information presented through the FIRS service will be used for information presented through the FIRS service will be used for
many operational and problem-resolution purposes. In order to many operational and problem-resolution purposes. In order to
ensure the veracity of the information, a minimal set of ensure the veracity of the information, a minimal set of
operational guidelines are provided herein. For the most part, operational guidelines are provided herein. For the most part,
these rules are designed to prevent unauthorized modifications to these rules are designed to prevent unauthorized modifications to
the data. the data.
Note that these rules only apply to data which is willingly Note that these rules only apply to data which is willingly
provided; no data is required to be entered, but where the data is provided; no data is required to be entered, but where the data is
provided, it SHOULD be validated as accurate on entry, and it MUST provided, it SHOULD be validated as accurate on entry, and it MUST
be secured against unauthorized modifications. be secured against unauthorized modifications.
Hall I-D Expires: December 2003 [page 24]
* The inetResources container entry and all of the resource- * The inetResources container entry and all of the resource-
specific subordinate entries within every public DIT that specific subordinate entries within every public DIT that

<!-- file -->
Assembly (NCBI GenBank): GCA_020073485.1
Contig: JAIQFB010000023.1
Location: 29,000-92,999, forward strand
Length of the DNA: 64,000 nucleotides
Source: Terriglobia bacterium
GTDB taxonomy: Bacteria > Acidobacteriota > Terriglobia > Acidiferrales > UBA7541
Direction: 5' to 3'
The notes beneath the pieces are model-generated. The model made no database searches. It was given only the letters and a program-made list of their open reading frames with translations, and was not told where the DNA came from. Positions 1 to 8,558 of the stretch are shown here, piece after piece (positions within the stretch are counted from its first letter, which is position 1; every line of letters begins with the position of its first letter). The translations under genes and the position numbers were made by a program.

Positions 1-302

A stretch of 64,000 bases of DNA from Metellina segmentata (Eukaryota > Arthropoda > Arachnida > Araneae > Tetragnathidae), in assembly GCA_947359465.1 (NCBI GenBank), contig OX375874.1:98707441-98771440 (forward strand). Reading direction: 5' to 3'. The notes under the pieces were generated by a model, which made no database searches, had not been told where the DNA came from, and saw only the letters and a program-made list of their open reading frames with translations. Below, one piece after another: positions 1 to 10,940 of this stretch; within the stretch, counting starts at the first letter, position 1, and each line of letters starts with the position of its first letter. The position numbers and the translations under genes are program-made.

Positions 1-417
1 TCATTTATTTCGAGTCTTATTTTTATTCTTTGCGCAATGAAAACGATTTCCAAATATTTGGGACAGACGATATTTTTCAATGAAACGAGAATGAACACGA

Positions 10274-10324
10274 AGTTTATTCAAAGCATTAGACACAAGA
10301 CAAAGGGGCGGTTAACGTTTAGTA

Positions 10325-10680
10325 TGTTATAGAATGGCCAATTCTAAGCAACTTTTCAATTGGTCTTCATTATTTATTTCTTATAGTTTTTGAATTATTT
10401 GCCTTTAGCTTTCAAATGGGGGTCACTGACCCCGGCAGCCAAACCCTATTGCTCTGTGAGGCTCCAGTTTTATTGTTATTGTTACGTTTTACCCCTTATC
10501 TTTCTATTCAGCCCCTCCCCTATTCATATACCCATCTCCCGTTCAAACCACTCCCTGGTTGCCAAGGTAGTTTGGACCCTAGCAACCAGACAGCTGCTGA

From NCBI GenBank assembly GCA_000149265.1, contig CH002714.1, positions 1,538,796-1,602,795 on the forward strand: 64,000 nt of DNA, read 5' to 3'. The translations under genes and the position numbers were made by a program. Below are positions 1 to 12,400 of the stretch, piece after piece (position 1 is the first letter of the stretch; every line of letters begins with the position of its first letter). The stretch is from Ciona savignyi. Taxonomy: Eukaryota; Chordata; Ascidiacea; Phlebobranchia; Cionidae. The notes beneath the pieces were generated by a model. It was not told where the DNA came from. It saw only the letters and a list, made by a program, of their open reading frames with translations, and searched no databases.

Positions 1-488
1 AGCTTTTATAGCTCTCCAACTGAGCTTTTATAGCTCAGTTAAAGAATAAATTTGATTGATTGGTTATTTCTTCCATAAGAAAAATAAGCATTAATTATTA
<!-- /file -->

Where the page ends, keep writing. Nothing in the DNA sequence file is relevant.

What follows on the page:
provides FIRS resources SHOULD have anonymous read-only provides FIRS resources SHOULD have anonymous read-only
access permissions, and SHOULD NOT have anonymous add, access permissions, and SHOULD NOT have anonymous add,
delete or modify permissions. delete or modify permissions.
* With the exception of contact-related attributes from the * With the exception of contact-related attributes from the
inetOrgPerson object class, each attribute MAY have inetOrgPerson object class, each attribute MAY have
whatever restrictions are necessary in order to suit local whatever restrictions are necessary in order to suit local
security policies, government regulations or personal security policies, government regulations or personal
skipping to change at line 985 skipping to change at line 1155
Note that contact pointers are entirely optional and are Note that contact pointers are entirely optional and are
not required to exist. However, where they exist, they MUST not required to exist. However, where they exist, they MUST
comply with the above requirements. comply with the above requirements.
* End-users and implementers SHOULD provide anonymous access * End-users and implementers SHOULD provide anonymous access
to the creatorsName, createTimestamp, modifiersName and to the creatorsName, createTimestamp, modifiersName and
modifyTimestamp operational attributes associated with each modifyTimestamp operational attributes associated with each